Further changes were made by Urban VIII (1623-44). The commission appointed by him was content to correct the lessons and some of the homilies, in the sense of making the text correspond more closely with the oldest manuscripts. There would therefore be no call to treat of this revision under Urban VIII at greater length but for the fact that, outside the work of this commission, he effected a still more important reform, over which even now discussion has not ceased to make itself heard. It affected the hymns. Urban VIII, being himself Humanist, and no mean poet, as witness the hymns of St. Martin and of St. Elizabeth of Portugal, which are of his own composition, desired that the Breviary hymns which it must be admitted are sometimes trivial in style and irregular in their prosody, should be corrected according to grammatical rules and put into true metre. To this end he called in the aid of certain Jesuits of distinguished literary attainments. The corrections made by these purists were so numerous -- 952 in all -- as to make a profound alteration in the character of some of the hymns. Although some of them without doubt gained in literary style, nevertheless, to the regret of many, they also lost something of their old charm of simplicity and fervour.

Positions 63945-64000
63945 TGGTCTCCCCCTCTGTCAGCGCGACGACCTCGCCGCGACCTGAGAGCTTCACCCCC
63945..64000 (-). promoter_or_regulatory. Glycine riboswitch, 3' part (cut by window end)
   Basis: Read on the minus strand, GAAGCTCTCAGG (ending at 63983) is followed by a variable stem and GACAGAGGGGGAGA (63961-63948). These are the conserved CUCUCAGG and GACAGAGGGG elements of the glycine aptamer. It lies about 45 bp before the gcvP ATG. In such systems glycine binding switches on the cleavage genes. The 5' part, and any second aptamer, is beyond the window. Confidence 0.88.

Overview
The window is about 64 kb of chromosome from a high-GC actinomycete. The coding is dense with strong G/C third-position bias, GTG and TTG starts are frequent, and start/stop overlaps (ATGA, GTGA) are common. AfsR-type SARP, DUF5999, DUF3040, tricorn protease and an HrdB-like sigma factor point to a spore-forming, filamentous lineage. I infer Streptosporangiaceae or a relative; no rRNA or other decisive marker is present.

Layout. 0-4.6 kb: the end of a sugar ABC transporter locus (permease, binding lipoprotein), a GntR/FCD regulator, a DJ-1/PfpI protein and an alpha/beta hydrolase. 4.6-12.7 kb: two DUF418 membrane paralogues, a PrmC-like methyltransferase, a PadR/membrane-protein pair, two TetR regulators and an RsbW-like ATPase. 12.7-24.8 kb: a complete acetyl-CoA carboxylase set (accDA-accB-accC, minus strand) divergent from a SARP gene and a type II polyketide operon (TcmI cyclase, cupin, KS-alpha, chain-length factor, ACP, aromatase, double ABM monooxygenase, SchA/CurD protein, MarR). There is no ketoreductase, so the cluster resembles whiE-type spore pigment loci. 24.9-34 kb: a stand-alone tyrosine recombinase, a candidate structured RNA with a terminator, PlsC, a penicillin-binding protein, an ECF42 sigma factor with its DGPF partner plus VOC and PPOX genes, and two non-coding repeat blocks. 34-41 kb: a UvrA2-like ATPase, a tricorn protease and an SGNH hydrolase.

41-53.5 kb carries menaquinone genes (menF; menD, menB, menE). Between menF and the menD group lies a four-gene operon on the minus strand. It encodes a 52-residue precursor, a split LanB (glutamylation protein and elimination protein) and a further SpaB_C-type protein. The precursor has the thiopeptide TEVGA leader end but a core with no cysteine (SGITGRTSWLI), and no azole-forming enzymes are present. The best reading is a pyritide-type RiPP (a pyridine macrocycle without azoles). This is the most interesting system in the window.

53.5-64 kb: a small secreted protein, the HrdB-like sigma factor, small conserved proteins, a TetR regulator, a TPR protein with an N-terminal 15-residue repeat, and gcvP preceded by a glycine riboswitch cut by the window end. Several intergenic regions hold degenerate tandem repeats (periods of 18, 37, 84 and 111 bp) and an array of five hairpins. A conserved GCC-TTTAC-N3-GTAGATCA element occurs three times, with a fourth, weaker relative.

At the present date , this revision is condemned, out of respect for ancient texts; and surprise may be expressed at the temerity that dared to meddle with the Latinity of a Prudentius, a Sedulius, a Sidonius Apollinaris, a Venantius Fortunatus, an Ambrose, a Paulinus of Aquileia, which, though perhaps lacking the purity of the Golden Age, has, nevertheless, its own peculiar charm. Even the more barbarous Latinity of a Rhabanus Maurus is not without its archaic interest and value. Moreover, the revisers were ill-advised inasmuch as they adopted a via media; they stopped half-way. If, as it is freely admitted, the Roman Breviary contains many hymns of inferior poetic worth, and whose sentiment is perhaps commonplace, then there is no reason why they should not be eliminated altogether, and replaced by new ones. Many of the older ones, however, were worthy of being preserved just as they stood; and, in the light of the progress made in philology, it is certain that some of the corrections in prosody made under Urban VIII convict their authors of ignorance of certain rhythmic rules, whose existence, it is only right to say, came to be known later. However it may be, these corrections have been retained till the present time. A comparison of the older with the modern text of the hymns may be consulted in Daniel, "Thesaurus Hymnologicus", (Halle, 1841).